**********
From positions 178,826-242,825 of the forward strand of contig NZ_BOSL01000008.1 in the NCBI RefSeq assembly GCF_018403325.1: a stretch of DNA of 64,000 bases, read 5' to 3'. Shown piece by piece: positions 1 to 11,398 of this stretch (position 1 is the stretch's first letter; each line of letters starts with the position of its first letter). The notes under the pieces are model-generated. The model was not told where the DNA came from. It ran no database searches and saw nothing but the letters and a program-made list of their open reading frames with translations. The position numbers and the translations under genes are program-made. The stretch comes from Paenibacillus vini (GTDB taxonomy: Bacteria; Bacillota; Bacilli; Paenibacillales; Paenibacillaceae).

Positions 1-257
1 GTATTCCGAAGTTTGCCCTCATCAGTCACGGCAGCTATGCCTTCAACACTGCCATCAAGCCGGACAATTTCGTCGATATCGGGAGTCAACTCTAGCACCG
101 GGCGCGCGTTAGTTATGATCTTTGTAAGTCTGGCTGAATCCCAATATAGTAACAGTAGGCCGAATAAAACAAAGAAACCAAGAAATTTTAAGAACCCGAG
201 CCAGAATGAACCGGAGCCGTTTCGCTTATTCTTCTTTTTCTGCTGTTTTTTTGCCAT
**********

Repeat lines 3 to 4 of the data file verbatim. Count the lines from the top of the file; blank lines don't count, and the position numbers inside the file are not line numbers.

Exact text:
1 GTATTCCGAAGTTTGCCCTCATCAGTCACGGCAGCTATGCCTTCAACACTGCCATCAAGCCGGACAATTTCGTCGATATCGGGAGTCAACTCTAGCACCG
101 GGCGCGCGTTAGTTATGATCTTTGTAAGTCTGGCTGAATCCCAATATAGTAACAGTAGGCCGAATAAAACAAAGAAACCAAGAAATTTTAAGAACCCGAG